What is your New Year’s resolution? To grow your business? To stop working harder than you have to for better results? To begin working with more of your best customers? This is the formula that worked for me in achieving all of these while also finding more enjoyment in my business.
The cost of new business
Start by understanding what you are spending to bring in new clients. To figure that out add up all the money you spent on sales last year (salaries, commission bonuses, etc.) and your total marketing spend for the year (trade shows, mailers, website, brochures, etc.). Then divide that by the total number of new clients you onboarded in the year. Example: $475,000 spent on the sales force + another $600,000 marketing expenses divided by 47 new clients in 2019 equals a cost of $22,872 per new client.
This doesn’t distinguish the costs to bring in a profitable, loyal client from an abusive, money-losing customer. So why not focus on the ones we want? Whether your new business comes from a sales force or by referral, using the “Grand Slam Clients” approach makes it crystal clear which customers are best for your company.
The baseball reference isn’t accidental. To get Grand Slam Clients, we can learn from Ted Williams of Boston Red Sox fame. He was the last player to hit over .400 in the majors for a season. He mapped out every pitch from every at bat to see which pitches he should swing at and which ones (even some strikes) he should let go by.
Hitting singles — demographics
Demographics are the easiest to identify. This includes the employee or revenue size, industry, geography and role of the prospects you would like to have as clients. Most companies can identify these attributes reasonably well. Some still struggle because they don’t want to lose out on any opportunities. A lawyer once told me that “anyone with a checkbook and a heartbeat” will make a good client. That can make for expensive marketing and painful customers.
“A few years ago, I assessed my best and worst client experiences to create my own Grand Slam Clients filter. As a result, now I have seven key points I look for in a good prospect.
In our first conversation I can ask some easy questions that identify if we are a fit.”
Hitting doubles — timing triggers
To drastically improve your own batting average, understand your clients’ timing triggers. Simply put, what is different today than yesterday that led to your client answering the phone, clicking the “BUY NOW” button on your website or signing off on the contract that had been sitting on their desk for the past three months?
The challenge here is that we all make rational decisions for emotional reasons. We hear “it was an annual review” or “they did an exhaustive interview process” or “they went with the low bidder.” In reality it often comes down to an emotional trigger “I didn’t want to work another weekend to fix mistakes from my vendor” or “he’s the dad of my daughter’s best friend.”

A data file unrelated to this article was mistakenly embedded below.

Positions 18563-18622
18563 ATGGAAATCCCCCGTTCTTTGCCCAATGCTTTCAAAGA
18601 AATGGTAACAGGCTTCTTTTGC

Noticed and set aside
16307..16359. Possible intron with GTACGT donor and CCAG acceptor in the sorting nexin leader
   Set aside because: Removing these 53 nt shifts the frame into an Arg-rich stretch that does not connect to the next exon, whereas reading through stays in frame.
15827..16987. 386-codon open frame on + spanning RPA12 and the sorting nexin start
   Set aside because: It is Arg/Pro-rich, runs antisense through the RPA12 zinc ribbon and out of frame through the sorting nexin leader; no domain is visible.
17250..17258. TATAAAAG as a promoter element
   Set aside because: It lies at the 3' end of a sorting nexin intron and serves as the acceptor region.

Hitting triples — psychographics
If you want laser-sharp focus on your best clients, get to know their psychographics. The master marketer Seth Godin framed it this way: “people like us do things like this.” What are common beliefs your clients hold? “I’m terrible with being on time” or “punctuality is a hallmark of success.” “Tesla’s are a gigantic waste of money” versus “Tesla’s will help save the planet.” How do your best customers think, behave and feel?
Pulling it all together
For me, the best way to get those details out is through storytelling. Creating the stories requires someone to lead the discussions who can be an active listener and who can ask good questions, but who won’t finish your story for you. Start with the stories about your best clients. The ones that love you, challenge you and pay you well (and on time). What makes them special? What makes them work with you versus your competitor down the street? Was it a large sale? Were you doing your best work? Get all the stories down that describe your greatest successes. In other words, what makes for a great victory lap?
Now you need to switch gears and talk about your worst client experiences. The ones who cost you money. The ones who logged numerous hours with your customer service team. The ones who complained about every bill. We look past these stories because they don’t paint a very flattering picture, but they are key building blocks to your process. Document these so you are not forced to repeat them.
Once you have exhausted all the stories, step back and start to look for common themes. What do all your successes share? What are the key points that separate you from your competition?
Grand slam clients
A few years ago, I assessed my best and worst client experiences to create my own Grand Slam Clients filter. As a result, now I have seven key points I look for in a good prospect. In our first conversation I can ask some easy questions that identify if we are a fit. Their answers help me determine if they could be a Grand Slam Client where I can add value to their business and help them get where they want to go. I even added a scoring rubric for each question to make it easier to know “what good looks like.” Score 25 or higher on the 35-point scale and we will do great things together. Score 24 or lower and I will make a good referral to someone who will be a better fit.
Making it work for you (Workshops — call to action)
Are you ready to take action? There’s no time better than now to grow and improve your customer mix. Don’t do this exercise in a vacuum. Over time it’s been proven that the best results come from bringing your team together to build your own Grand Slam Clients filter in a workshop. People who contribute to the process and the solution are 10 times more committed to using it and seeing it through to success.